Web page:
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Mod
 
 
 
 
 
 
 
 
 
 
 
 
m2T
 
 
m2g
 
 
m2h
 
 
m2t
 
 
 
 
mod
 
 
 
 
This is very rough, because I haven't distributed it to anyone before.
It's not quite finished.  There are some changes I want to make to the
internals, and the TeX and LaTeX output drivers aren't done.
(The LaTeX one is barely begun.)

If I left anything out, let me know.

----------------------------------------------------------------

The conversion program is called 'mod'.
To use it:

        mod -o output-format [ -c chapter-number ] input-file

'm2t' is the same as 'mod -o text'
'm2T' is the same as 'mod -o TeX'
'm2h' is the same as 'mod -o html'
'm2g' is the same as 'mod -o generic'
'm2c' is the same as 'mod -o crappy'

'crappy' is a trivial conversion to plain text.  If you want to modify
one of the drivers, you should probably have a look at Mod::Crappy
first.  'generic' is the base class from which the others inherit.  It
contains the MOD parsing code, escape sequence translation, and so on.
One day I will write API documentation for it.

If the input file is foo.mod, the output file is foo.tex, or foo.html,
foo.txt, or foo.crap, as appropriate.

The -c option is used for numbering sections.  (So that the sections
in chapter 4 get numbered 4.1, 4.2, etc.)  If you omit it, mod tries
to guess the chapter number from the input filename.

----------------------------------------------------------------

MOD is Pod-like.  Input is structured as paragraphs, separated by
blank lines.  

If a paragraph is indented, it's program source code; if not it's
prose.  Source code has one special feature: If the leftmost character
in a source code line is a '*', the '*' is removed.  The driver gets
an array of source code lines and an array indicating which lines were
starred.  Starred lines are 'special'.  In my book, this means that
they are lines that have changed since the last time the reader saw
this same code.  The HTML driver sets the special lines in bold purple
font.  The text driver sets special lines with a '*' in the left
margin.  The TeX driver will set the special lines with a change par
in the margin.

If a paragraph begins with an = sign, it's a command.  MOD defines a
syntax and a recommended command set, but commands are implemented by
the various drivers, each in its own way.  Commands are
case-insensitive, but you should use all lowercase so that I can
reserve the capitalized names for nonstandard drivers.

Commands that my drivers understand at present:

=startlisting listingname
=endlisting  listingname
=listing listingname
=inline listingname

  All program listings between these two marks are considered to be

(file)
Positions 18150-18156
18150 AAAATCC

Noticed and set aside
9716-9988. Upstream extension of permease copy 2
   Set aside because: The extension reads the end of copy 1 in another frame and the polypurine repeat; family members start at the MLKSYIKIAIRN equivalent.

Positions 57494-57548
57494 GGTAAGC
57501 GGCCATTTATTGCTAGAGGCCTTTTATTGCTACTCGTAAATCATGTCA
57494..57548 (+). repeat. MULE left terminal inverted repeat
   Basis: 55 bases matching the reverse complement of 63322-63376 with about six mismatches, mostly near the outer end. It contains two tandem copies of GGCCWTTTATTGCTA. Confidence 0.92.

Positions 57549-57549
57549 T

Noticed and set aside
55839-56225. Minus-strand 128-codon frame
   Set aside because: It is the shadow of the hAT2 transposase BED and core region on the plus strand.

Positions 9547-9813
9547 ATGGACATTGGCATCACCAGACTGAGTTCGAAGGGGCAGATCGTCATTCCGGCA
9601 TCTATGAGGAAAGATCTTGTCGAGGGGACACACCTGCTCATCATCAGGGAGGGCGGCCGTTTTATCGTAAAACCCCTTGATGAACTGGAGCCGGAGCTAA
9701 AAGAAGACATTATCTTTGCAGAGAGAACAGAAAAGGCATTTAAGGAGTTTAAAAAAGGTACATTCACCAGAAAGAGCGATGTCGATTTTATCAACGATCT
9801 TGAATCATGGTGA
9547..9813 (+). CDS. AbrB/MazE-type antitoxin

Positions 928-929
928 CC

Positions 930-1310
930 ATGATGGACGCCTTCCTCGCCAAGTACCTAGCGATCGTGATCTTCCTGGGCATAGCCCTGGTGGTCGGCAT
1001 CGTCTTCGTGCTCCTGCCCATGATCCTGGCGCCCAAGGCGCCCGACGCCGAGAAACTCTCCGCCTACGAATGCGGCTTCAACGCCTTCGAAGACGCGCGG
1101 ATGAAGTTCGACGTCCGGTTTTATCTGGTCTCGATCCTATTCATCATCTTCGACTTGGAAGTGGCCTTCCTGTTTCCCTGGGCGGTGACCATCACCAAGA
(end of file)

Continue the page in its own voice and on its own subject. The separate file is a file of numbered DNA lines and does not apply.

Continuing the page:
part of the named program listing.  The text driver will dump the
  code to a file named Programs/listingname and inline it.  The HTML
  driver will inline the code, with a link to Programs/listingname.

  Prose paragraphs between =startlisting and =endlisting are typeset
  normally, but are not included in the listing.  So you can do:

        The following function takes an argument and returns the next
        largest prime number:

        =startlisting next_prime

                sub next_prime {
                  my $n = shift;
                  $n++;

        We need to increment C<$n> immediately, because the function
        is guaranteed to return a prime I<larger> than C<$n>.

                  while (1) {
                    return $n if is_prime($n);

        We saw F<is_prime> on page R<is_prime|page>.

                    $n++;    
                  }
                }
        =endlisting next_prime

    The code, and only the code, will be inserted into
    Programs/next_prime.  

    Note that =startlisting and =endlisting commands need not nest
    correctly.  It is permissible to have listings overlap.  If you
    have two listings with the same name, the later one will be
    appended to the earlier.

    =listing is synonymous with =startlisting.

    =inline listingname inserts the code for a previously defined
    listing:

        Recall the function F<next_prime>, which we saw back in
        Chapter R<next_prime|chapter>:

        =inline next_prime

        This could be made more flexible by...

    =startlisting...=endlisting may also make an entry in the index,
    and may also define a crossreference for the R<...> sequence.

=chapter chaptertitle    
=section sectiontitle    
=subsection subsectiontitle    
=subsubsection subsubsectiontitle    

    Start a new chapter, section, etc.  Typesets the title
    appropriately and adjusts the sections numbers.  The text file
    driver makes an appropriate entry in the .toc file.  Drivers may
    set up crossreference information for the R<...> sequence,
    described below.

=startpicture picturename
=endpicture picturename

    The contents are ascii-art.  The text driver inserts this
    art verbatim.  The HTML driver looks for an image file named
    'picturename' and inlines that instead.  The TeX driver will
    probably look for picturename.ps or something of the sort.

=note TEXT

     Ignored.   This is a comment.

=comment
=endcomment

     Intervening text is discarded.  This may go away in the next
     version because =note was good enough.

=bulletedlist
=endbulletedlist
=numberedlist
=endnumberedlist
=item

     Start or close a list of the specified type.  =item typesets a
     list item.  Lists must be nested correctly; failure to do so will
     yield a warning.  

=indented
=endindented

      Prose text that is indented, as for example a block quotation.

      The existing drivers accept =maxim and =endmaxim as synonyms for
      =indented.  This will probably go away.  

=stop

      End of the file; everything following is ignored.


----------------

Escape codes in prose:

In a prose paragraph, and in certain command texts, certain escape
sequences are recognized.  They are all podlike: X<text...> where 'X'
is some single letter.  For example: 

  B<...>  Typeset text in boldface.  (The text driver uses *asterisks*)
  I<...>  Typeset text in italics.  (The text driver uses _underscores_)
  C<...>  Typeset text as code.  (The text driver uses 'quotes')

Some replacements are carried out recursively.  For example, B<foo
I<bar> baz> generates "*foo _bar_ baz*".  But no recursion is done
inside of C<...>.  I don't have a spec for this yet, but I do think it